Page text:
All but one tackle shop(the town survives on fishing tourism, so this is a LOT of businesses and jobs)
A local grocery store
Several Gas stations
A kitchen wares and gadgets shop
2 clothing stores
An electronics shop
A hobby shop

That is just the places I know lost all their business because they built a Super Wal-Mart next door to the old Wal-Mart. There were other places that died on their own merit, like the Photo/Video place or un-successful retail shops. They built a public traffic light that only goes into the Wal-Mart parking lot. I swore off Wal-Mart when I saw the damage that it did, watched everyone go shop there like morons and spend their whole paychecks, lose their jobs because of themselves, and then end up wearing those stupid vests because guess whose business is booming and needs workers??

Several months later, I realized that there was no place closer than Corpus Christi(35 miles and 6 towns away) to buy a pair of socks.

Being active online helps mom-and-pops to survive. Being easy to google, having a helpful website, and high tech features like text/email receipts and notifications, newsletters, etc, really put a local store over the edge. Online retailers can't compete with having products to handle, no shipping, community relationships, and advertising(including word of mouth) that reaches an entire geographical area, not just a demographic.

Cutty Sharp
08-23-2012, 06:40 PM
Nowhere else to shop for 35 miles? That's crazy, unless you're really in the middle of nowhere, which I don't think you are. I've never lived in a place where I couldn't walk a few mins to some small shops at least to buy groceries or whatever. Sounds like in some parts of the US Walmart is all there is. And what do you do if you don't own or want to own a car?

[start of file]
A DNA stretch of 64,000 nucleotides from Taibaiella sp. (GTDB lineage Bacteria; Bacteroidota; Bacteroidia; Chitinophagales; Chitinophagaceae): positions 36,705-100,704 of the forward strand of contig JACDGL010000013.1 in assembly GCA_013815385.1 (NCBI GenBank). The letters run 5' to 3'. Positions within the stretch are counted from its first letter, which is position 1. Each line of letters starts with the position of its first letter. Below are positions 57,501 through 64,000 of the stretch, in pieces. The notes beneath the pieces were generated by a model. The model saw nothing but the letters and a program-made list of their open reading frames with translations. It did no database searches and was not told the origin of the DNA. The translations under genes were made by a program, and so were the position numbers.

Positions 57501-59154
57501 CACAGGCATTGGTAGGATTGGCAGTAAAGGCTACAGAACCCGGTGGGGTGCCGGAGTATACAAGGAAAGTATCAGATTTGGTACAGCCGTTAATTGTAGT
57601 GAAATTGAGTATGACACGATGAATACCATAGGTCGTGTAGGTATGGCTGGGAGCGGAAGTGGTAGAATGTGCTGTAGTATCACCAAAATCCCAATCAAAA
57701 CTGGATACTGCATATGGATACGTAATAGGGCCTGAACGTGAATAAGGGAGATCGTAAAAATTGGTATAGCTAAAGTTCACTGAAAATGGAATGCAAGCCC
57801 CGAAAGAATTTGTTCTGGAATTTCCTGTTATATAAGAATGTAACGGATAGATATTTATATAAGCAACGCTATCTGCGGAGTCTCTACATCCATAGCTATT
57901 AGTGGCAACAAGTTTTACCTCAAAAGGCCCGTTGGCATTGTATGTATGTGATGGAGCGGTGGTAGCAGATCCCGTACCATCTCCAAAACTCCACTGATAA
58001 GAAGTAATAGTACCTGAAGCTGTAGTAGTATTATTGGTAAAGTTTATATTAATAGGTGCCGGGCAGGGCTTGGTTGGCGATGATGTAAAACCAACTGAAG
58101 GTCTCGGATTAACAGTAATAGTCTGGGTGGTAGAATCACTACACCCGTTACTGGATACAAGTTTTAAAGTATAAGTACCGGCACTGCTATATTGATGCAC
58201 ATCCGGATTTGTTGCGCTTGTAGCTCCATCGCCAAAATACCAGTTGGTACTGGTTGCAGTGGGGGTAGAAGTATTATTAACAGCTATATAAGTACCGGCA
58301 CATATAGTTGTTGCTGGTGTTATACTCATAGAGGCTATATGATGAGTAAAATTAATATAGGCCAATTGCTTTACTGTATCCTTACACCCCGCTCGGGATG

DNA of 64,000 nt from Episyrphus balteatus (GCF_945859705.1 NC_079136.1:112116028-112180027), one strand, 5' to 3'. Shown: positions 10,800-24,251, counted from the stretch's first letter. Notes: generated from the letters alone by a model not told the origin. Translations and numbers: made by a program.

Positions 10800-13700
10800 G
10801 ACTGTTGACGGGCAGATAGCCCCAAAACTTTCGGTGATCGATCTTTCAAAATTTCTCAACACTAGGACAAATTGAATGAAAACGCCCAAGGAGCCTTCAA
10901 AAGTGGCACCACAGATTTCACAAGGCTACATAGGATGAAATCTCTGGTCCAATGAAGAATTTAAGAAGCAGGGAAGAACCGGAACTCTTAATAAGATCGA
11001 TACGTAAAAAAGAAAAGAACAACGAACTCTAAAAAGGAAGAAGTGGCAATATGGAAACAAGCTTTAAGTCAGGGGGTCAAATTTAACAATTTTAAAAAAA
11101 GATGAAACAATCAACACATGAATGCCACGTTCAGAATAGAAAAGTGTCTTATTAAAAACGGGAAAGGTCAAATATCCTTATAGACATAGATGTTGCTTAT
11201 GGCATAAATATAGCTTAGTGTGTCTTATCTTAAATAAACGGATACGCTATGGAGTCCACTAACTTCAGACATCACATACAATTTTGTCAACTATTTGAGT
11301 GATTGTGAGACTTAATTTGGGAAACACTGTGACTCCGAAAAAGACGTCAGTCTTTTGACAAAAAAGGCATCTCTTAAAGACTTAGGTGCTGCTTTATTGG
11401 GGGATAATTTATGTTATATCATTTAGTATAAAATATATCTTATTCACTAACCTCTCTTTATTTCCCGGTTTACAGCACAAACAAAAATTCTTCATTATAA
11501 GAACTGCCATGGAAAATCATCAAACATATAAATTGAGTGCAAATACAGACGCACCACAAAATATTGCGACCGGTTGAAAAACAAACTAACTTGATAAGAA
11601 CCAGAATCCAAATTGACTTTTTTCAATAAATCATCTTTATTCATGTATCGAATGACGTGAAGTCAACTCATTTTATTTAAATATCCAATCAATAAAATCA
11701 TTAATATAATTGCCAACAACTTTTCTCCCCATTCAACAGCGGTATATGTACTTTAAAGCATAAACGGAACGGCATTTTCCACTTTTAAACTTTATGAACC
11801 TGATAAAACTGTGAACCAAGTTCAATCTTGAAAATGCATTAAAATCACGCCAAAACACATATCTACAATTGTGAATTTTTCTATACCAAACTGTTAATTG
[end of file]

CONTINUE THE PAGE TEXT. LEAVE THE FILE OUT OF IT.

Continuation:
GlassEye
08-23-2012, 06:56 PM
You walk... to walmart.

mano
08-23-2012, 07:41 PM
I think the Internet for a large part has replaced the mom and pop store more then big box stores have. Think of the vendors we have here, would Mark be able to sustain his business without selling his great wood online, or Jon from JKI, or any of the knife makers? I don't know what there business models are like, but I know that although I will probably never meet most of them in person, by picking up a phone or shooting a few emails I can easily get a level of customer service rivaling any mom and pop shop.

They are both highly specialized mom 'n pop stores who probably do most of their business on the internet.

ajhuff
08-23-2012, 07:52 PM
7
Nowhere else to shop for 35 miles? That's crazy, unless you're really in the middle of nowhere, which I don't think you are. I've never lived in a place where I couldn't walk a few mins to some small shops at least to buy groceries or whatever. Sounds like in some parts of the US Walmart is all there is. And what do you do if you don't own or want to own a car?

Then you don't live here.

Takes me 20 minutes to drive to the nearest grocery store.

-AJ

Cutty Sharp
08-23-2012, 08:41 PM
Takes me 20 minutes to drive to the nearest grocery store.

I feel for you, man.

tkern
08-23-2012, 09:48 PM
When Walmart starts carrying Doi or Shig for 25% less? Its easy to call out stores like that because they don't have what you want. They develope because there was a need that they fulfilled. Everyone is on a budget.

ajhuff
08-23-2012, 10:02 PM
I buy what I can.

I buy my coffee from a local roaster. We eat out nearly every day and rarely go to a chain. I buy from the local farmers market and all the beef in my freezer was grown and slaughtered locally. Tires I get from an independent. But that's about it. Everything else that you can think of either has to come from Home Depot, Walmart or one of two medium sized chain groceries; bed sheets, clothes, TVs, electronics, computers, screwdrivers, pet supplies, etc. Or go on-line like I do, first choice always being Amazon. A little different here in that when they built Walmart 2 years ago it did not run anyone out of town. There was nothing here to start with.